A few days ago President Trump said he was “seriously considering” a cut in the capital gains rate if he’s re-elected. Needless to say, Trump says a lot of things, and the fact that he said this probably doesn’t mean much. Still, he was backed up by longtime capital gains warrior Larry Kudlow, who told reporters “We’d like to take it back to 15%, where it was for quite a long time because it helps jobs, investment, productivity and wages.”
Is that true? First off, here’s the amateur view of whether capital gains rates have any effect on economic growth:
Hmmm. It sure doesn’t look like the capital gains rate has much correlation with real GDP growth. If anything, the trend lines are going in the wrong direction entirely: capital gains rates have been declining since 1960, but the only result has been a decline in GDP growth too. If low capital gains rates boost GDP, it sure doesn’t show up here.
But this is just playground stuff. Serious economists have far more sophisticated ways of figuring out if capital gains cuts lead to higher economic growth. So what do they say?
- A Congressional Research Service report written in 2012 concludes that “neither the top marginal tax rate nor the top capital gains tax rate are strongly correlated with saving, investment, labor productivity, and GDP growth controlling for other covariates.”
- Tax expert Joel Slemrod says “there is no evidence that links aggregate economic performance to capital gains tax rates.”
- A policy brief from the Levy Economics Institute finds “little theoretical or empirical basis for the view that lowering the capital gains tax rate would have a substantial effect on economic growth or level of economic activity.”
- The Penn Wharton Budget Model calculates that an increase in the capital gains rate would have no negative effect on economic growth.
- A pair of researchers at the University of Groningen looked at capital gains rates worldwide and concluded that “Using a long cross-country panel data set going back to 1965 and employing a variety of econometric techniques, we document that greater reliance on capital taxation, measured in different ways, is not negatively associated with growth rates.”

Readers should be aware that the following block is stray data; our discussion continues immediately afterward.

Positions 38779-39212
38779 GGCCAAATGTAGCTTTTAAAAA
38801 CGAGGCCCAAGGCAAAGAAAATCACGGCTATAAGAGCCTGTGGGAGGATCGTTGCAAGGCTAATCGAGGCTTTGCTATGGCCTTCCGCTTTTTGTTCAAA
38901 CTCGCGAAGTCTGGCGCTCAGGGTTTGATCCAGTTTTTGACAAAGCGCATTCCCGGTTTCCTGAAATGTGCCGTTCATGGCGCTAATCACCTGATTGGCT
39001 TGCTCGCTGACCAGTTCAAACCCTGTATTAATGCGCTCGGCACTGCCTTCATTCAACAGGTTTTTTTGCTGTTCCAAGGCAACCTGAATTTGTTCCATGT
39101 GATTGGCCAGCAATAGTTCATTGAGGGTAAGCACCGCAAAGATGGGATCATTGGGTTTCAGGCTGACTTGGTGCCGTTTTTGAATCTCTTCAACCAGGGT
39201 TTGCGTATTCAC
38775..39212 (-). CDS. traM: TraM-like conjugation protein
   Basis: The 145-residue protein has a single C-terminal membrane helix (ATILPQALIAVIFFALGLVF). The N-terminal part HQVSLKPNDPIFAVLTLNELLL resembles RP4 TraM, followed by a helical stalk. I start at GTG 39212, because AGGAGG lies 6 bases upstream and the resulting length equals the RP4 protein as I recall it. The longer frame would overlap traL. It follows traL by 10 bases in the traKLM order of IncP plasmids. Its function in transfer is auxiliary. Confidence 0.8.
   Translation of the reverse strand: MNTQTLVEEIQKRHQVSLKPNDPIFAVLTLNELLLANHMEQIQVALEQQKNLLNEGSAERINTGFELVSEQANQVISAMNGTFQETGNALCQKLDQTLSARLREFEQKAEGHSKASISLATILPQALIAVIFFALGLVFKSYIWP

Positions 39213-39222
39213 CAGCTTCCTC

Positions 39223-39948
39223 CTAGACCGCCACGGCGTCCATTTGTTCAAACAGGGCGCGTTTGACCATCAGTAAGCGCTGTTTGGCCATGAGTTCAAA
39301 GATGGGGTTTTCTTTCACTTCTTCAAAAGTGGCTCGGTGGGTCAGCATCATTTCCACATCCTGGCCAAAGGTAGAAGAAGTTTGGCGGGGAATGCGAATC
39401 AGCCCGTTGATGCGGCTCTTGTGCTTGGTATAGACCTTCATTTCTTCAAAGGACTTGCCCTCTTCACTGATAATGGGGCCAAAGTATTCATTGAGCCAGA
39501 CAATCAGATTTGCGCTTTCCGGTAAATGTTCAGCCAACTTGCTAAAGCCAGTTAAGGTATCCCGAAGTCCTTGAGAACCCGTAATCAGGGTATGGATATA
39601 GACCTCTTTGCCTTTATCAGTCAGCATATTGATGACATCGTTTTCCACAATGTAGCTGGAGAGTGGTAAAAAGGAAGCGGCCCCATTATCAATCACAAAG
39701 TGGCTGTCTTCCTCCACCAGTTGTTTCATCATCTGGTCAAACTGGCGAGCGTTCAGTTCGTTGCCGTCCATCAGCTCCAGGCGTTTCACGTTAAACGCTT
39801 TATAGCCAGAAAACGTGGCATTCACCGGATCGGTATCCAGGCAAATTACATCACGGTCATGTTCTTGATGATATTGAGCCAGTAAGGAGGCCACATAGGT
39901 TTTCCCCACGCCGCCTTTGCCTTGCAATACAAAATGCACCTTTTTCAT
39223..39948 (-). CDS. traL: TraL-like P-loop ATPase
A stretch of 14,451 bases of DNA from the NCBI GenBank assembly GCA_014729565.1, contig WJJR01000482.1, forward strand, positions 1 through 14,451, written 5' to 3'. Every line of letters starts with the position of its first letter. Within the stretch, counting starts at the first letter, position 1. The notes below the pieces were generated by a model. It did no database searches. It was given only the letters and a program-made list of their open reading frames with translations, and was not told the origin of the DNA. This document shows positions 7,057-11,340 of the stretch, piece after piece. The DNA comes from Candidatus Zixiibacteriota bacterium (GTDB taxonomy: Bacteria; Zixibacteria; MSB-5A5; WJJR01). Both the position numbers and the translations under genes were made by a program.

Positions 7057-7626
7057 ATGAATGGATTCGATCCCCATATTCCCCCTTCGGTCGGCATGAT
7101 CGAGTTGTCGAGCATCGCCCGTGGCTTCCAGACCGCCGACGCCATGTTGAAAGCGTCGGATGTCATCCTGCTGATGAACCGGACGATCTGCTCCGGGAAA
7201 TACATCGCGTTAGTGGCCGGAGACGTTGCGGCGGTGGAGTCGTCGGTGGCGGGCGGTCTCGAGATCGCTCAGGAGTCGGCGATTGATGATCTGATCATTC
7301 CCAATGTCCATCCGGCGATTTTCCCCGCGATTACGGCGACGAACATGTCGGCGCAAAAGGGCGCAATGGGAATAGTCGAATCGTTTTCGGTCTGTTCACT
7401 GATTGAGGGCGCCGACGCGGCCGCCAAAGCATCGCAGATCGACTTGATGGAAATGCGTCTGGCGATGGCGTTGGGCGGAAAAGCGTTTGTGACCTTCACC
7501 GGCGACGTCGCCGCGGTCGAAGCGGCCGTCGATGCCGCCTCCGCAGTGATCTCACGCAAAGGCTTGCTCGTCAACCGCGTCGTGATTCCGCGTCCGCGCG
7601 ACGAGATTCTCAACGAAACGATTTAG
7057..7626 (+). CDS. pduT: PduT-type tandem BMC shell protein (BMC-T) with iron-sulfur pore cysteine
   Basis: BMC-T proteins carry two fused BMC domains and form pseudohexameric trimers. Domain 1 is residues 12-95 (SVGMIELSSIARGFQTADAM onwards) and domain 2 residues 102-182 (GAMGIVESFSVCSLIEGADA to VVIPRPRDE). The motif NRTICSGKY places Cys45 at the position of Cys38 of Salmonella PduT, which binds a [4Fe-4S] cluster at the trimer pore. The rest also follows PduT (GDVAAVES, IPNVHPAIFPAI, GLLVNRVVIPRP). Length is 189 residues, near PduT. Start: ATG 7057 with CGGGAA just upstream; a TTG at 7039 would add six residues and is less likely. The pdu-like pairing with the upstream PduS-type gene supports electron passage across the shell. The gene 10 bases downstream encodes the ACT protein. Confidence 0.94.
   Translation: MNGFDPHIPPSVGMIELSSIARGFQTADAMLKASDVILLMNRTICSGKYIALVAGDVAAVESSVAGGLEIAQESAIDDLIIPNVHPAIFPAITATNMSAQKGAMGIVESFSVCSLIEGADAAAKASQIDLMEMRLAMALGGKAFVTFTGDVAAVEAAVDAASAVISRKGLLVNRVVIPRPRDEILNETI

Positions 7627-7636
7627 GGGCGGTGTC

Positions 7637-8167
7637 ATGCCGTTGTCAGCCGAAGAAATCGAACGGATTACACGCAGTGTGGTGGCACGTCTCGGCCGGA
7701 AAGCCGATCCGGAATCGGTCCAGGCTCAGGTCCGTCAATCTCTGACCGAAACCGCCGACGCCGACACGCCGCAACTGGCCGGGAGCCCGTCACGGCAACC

I could go on, but why bother? There’s been a ton of research on this subject and it almost unanimously concludes that capital gains rates have a tiny effect at most on economic growth. On the other hand, when capital gains rates are different from ordinary tax rates they can cause serious mischief:
- As Len Burman says, “Virtually every individual income tax shelter is devoted to converting fully taxed income into capital gains.”
- Capital gains tax cuts are regressive, with the benefits going almost exclusively to the rich. The Tax Policy Center estimates that 71 percent of the benefits go to the top one percent.
- Many affluent households earn a majority of their income in capital gains. This means that some of them actually have lower overall tax rates than middle-class households, who have to pay the ordinary income tax rate. Lowering the capital gains rate would only make this worse.
So that’s that. It’s no surprise that rich people—and therefore the Republican Party—are in favor of reducing capital gains rates. Why wouldn’t they be? But there’s no reason for the other 99 percent of us to be in favor. It does the economy no good; it does us no good; and it motivates lots of inefficient gameplaying with taxes. It’s just another stupid con. Don’t fall for it if your income is anywhere below $200,000 or so.